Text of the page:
August rental market update
As you might have seen from SpareRoom's latest Quarterly Rental Index, rents are still rising in London and across the UK.
But we don't just look at the stats on a quarterly basis - we also do a separate set of monthly analyses, and this month's data sheds some light on the nuance of what's happening right now in the rental market.
Month on month headlines
The month on month July headlines are:
- The number of active renters in the UK rose by 14.2% in July
- The number in London rose by 14.5%
- Live room ads rose by 6.3% in London and 5.5% across the UK
- Average rents rose again to another all time high, both in London and across the UK
That paints a pretty bleak picture. Demand is outstripping supply again, so not much has changed, right?
Well, yes and no - summer is always a busy time and we'd expect the numbers to climb month on month. So let's look at year on year.
Year on year headlines
Here's where things stand in July 2023, compared to July 2022:
- The number of active renters in London fell by 0.2%
- The number across the UK, however, rose by 7.5%
- The number of live room ads in London was up by 20.8%
- The number across the UK was up by 19.5%
That paints a somewhat different picture. Compared to where we were last July, just before everything went off the charts crazy, things seem to be improving. The increase in supply is outstripping the increase in demand year on year.
The real test is to look at the ratio of people looking vs rooms available, as the actual number of either only tells one side of the story.
Active renters vs live room ads
This is where it gets interesting.
- The number of active renters searching, compared to rooms available in the UK in July was 5.6 - down from 6.2 in July 2022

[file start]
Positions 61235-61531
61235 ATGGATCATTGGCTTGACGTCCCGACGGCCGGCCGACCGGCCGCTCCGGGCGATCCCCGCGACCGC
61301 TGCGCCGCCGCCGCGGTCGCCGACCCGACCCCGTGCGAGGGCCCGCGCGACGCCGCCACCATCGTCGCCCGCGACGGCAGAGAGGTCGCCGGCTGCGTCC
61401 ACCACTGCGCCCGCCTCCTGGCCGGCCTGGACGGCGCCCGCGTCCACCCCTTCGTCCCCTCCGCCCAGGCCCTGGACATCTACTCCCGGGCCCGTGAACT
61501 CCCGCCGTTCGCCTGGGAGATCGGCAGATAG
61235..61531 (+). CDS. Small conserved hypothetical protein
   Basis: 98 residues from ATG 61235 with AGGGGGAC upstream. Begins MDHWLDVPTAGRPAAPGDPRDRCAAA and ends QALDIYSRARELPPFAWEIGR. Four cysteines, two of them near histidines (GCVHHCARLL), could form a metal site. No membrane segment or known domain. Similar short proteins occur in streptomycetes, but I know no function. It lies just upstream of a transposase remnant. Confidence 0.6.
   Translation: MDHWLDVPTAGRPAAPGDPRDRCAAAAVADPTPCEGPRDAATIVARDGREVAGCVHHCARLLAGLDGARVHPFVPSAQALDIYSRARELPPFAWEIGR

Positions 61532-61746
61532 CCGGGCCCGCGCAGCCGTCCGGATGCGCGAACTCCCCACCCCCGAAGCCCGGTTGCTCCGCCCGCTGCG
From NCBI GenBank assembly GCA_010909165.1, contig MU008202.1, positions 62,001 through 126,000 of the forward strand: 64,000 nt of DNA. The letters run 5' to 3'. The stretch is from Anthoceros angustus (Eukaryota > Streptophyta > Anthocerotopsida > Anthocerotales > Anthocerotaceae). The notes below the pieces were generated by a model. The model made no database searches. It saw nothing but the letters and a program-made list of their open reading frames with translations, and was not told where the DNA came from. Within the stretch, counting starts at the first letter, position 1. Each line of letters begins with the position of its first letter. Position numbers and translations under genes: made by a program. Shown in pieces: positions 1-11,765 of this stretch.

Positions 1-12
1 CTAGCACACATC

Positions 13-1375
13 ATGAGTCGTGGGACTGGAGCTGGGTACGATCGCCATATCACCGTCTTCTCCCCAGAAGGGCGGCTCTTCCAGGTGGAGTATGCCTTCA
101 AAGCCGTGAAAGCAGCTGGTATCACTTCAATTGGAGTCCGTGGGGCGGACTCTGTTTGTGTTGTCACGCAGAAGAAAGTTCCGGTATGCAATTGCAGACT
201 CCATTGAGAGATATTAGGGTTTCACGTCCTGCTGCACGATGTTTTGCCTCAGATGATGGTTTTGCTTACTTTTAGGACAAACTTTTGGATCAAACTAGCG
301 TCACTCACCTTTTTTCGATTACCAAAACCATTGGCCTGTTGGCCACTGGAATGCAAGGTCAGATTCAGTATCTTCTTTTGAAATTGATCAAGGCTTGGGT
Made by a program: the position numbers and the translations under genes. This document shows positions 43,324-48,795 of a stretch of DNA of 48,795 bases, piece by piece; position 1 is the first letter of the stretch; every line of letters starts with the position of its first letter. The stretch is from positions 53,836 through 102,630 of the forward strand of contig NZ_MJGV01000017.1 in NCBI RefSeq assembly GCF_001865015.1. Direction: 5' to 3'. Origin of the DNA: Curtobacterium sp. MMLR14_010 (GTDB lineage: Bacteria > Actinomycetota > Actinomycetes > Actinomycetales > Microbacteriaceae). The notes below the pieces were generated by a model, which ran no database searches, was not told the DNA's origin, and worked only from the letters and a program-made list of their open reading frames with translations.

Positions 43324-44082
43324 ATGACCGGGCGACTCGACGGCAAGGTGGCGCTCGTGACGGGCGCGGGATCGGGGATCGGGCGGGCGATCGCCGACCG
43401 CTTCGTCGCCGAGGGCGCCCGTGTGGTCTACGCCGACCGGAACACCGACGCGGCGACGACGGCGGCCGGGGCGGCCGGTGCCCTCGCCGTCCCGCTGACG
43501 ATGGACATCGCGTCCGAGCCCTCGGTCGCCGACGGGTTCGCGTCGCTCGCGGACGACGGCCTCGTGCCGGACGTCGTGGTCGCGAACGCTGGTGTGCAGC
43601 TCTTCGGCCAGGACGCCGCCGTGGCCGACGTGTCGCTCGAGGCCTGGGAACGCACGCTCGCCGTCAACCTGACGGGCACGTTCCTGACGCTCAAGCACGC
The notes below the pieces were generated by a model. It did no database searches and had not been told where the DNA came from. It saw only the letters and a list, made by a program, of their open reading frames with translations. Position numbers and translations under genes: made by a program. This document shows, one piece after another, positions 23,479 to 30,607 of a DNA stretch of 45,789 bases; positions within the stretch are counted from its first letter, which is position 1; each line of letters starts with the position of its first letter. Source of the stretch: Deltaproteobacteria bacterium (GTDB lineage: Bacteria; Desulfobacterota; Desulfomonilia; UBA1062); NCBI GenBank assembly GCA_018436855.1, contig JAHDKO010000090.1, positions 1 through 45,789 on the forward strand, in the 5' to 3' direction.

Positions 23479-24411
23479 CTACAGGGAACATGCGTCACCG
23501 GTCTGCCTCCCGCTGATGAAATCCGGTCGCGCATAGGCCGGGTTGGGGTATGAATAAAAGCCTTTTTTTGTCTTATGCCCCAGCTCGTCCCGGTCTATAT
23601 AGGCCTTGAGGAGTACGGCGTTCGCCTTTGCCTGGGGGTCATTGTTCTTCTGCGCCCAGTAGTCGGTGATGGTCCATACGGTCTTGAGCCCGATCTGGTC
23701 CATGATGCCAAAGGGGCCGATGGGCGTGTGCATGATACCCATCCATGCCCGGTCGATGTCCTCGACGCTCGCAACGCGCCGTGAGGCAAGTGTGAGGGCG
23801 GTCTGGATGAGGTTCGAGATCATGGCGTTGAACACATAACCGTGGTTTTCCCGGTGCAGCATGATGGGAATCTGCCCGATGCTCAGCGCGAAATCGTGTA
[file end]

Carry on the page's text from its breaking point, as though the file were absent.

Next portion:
- In London it was 4.9 - down from 6 in July 2022
At the worst of the imbalance last year, those numbers went up to 8.8 in London and 8.1 in the UK as a whole (both in September). We're currently below that, although nowhere near the averages of around 2 we'd expect historically.
An important point
The number of active renters per room isn't the same as the number of applicants per room.
As an example, if there are 100 rooms available and 200 people looking, that's a renters to rooms ratio of 2:1. However, it's possible that all 200 of those people might message one of the ads, leading that person to believe there are 200 people going for every room. That's a little misleading, so we tend to look at active renters per room to get a real sense of what's happening.
It makes the numbers a little less dramatic than saying '150 people competing for every room!', but it's more useful.
Things are hotting up again, as they always do at this time of year, but they're starting from a (slightly) more balanced place than they were in July 2022.
We know from surveying tenants that lots of people are simply staying put to avoid rent increases. Maybe that's affecting things, or maybe (as the London stats suggest), people are just giving up on living in London because it's too expensive.
The next couple of months will be interesting to say the least.
To keep up to date with what's happening in the rental market, check our statistics pages